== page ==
Monday 16 September 2019

'You should be resting but you're worried about IVF costs'

Fiona Gibson and Eoghan O’Toole. Photo: TV3
Fiona Gibson and Eoghan O’Toole. Photo: TV3
Geraldine Gittens

Geraldine Gittens

Fiona Gibson, who is now due twin babies in December, and her husband Eoghan O'Toole have spent €47,000 on fertility treatments since 2013.

The music teacher, who has been writing to Health Minister Simon Harris's office to fight for financial help for those going through fertility treatments, said couples do not need extra worries at a time when they are trying to conceive.

"It's one of the most emotional journeys in your life, and that's made worse by thinking about where you're going to get more money.

"You should be resting, doing less, giving the embryo time to settle in, but you can't, because you're thinking 'if this cycle fails then we need to find the money for another one'. It's a vicious cycle.

"It's the most worrying thing you'll ever do and you don't need the financial stress on top [of that]."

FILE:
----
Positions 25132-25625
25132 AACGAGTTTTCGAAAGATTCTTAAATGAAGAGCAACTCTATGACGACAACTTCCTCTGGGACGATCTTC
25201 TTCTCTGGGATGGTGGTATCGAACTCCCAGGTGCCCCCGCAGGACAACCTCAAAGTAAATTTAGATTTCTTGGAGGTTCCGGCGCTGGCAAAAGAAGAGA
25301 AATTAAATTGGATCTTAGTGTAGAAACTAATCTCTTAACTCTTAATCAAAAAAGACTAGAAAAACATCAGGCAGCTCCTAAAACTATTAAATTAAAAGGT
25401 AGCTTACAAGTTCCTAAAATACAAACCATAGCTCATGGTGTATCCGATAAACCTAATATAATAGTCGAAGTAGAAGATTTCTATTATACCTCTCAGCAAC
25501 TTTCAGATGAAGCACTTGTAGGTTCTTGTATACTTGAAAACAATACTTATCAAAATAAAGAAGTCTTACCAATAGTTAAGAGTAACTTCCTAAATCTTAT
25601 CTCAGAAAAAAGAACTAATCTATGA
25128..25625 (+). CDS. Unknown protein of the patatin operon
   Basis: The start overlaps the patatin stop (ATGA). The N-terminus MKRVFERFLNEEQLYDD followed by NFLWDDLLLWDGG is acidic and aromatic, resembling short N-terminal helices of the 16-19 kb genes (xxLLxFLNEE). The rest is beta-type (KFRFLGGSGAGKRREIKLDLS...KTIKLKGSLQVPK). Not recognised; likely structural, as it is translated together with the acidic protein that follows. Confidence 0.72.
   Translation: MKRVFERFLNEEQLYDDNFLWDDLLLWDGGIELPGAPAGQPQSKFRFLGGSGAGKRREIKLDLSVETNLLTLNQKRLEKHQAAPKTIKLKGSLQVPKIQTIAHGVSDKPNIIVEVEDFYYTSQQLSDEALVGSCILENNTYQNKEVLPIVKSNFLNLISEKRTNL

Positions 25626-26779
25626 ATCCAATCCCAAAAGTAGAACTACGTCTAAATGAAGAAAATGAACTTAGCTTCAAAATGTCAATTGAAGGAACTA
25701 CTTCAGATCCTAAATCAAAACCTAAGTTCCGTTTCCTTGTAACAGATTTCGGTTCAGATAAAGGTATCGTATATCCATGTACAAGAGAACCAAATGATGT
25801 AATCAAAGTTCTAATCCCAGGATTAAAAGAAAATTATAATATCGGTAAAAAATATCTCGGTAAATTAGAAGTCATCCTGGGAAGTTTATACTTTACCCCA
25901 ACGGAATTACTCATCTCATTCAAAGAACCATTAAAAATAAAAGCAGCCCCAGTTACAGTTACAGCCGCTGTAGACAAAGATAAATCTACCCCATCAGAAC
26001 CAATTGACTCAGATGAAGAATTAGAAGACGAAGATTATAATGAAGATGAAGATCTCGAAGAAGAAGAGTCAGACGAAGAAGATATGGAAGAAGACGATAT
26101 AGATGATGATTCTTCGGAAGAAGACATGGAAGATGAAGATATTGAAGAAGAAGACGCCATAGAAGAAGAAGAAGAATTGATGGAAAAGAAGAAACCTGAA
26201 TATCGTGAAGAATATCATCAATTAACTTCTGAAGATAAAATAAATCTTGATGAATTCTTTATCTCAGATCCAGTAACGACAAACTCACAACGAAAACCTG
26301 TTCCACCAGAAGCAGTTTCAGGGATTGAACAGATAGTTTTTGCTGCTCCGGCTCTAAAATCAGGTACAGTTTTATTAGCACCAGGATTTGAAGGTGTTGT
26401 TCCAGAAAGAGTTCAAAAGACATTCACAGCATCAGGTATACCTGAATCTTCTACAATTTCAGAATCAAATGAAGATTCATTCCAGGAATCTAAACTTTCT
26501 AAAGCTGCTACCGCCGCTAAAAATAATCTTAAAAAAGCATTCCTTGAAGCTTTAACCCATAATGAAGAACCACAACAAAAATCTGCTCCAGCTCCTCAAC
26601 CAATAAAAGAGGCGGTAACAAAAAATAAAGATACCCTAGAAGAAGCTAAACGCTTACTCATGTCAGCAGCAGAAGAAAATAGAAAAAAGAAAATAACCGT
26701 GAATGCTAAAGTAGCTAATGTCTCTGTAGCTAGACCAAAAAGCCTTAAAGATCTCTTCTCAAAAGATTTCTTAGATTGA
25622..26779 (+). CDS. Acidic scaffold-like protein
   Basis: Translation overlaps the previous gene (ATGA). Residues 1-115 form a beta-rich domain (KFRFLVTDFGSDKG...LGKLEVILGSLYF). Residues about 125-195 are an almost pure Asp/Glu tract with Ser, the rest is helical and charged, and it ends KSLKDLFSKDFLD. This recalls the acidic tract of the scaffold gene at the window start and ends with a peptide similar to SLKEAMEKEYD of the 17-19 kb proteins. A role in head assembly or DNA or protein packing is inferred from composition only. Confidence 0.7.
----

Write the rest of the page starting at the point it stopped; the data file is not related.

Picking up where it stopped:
Fiona has polycystic ovary syndrome (PCOS), but the couple discovered other reasons why they were having trouble conceiving when they began IVF. "When we got into the IVF, we learned that my eggs and Eoghan's sperm aren't compatible; they don't mix."

She said: "This is a medical condition the same as anything else, and it should be treated as a medical condition."

The music teacher from Kilcullen, Co Kildare, added:"There are a lot of extras. I did three rounds of intralipids, a scratch, assisted hatching, and then when I got pregnant I was doing reflexology... It's all the little extras. But you'd pay anything to have a baby."

But an overjoyed Fiona, who featured in a recent TV3 documentary 'Babymakers', can now look forward to the arrival of twins in December at Dublin's Coombe hospital.

"We had good news and we have twin girls on the way in December. After a horrific, long journey we finally got there in the end.

"To this day I still can't believe it's going to happen because there are so many knocks... There's still that element of 'is everything going to be OK?' because you've been knocked so many times."

Irish Independent

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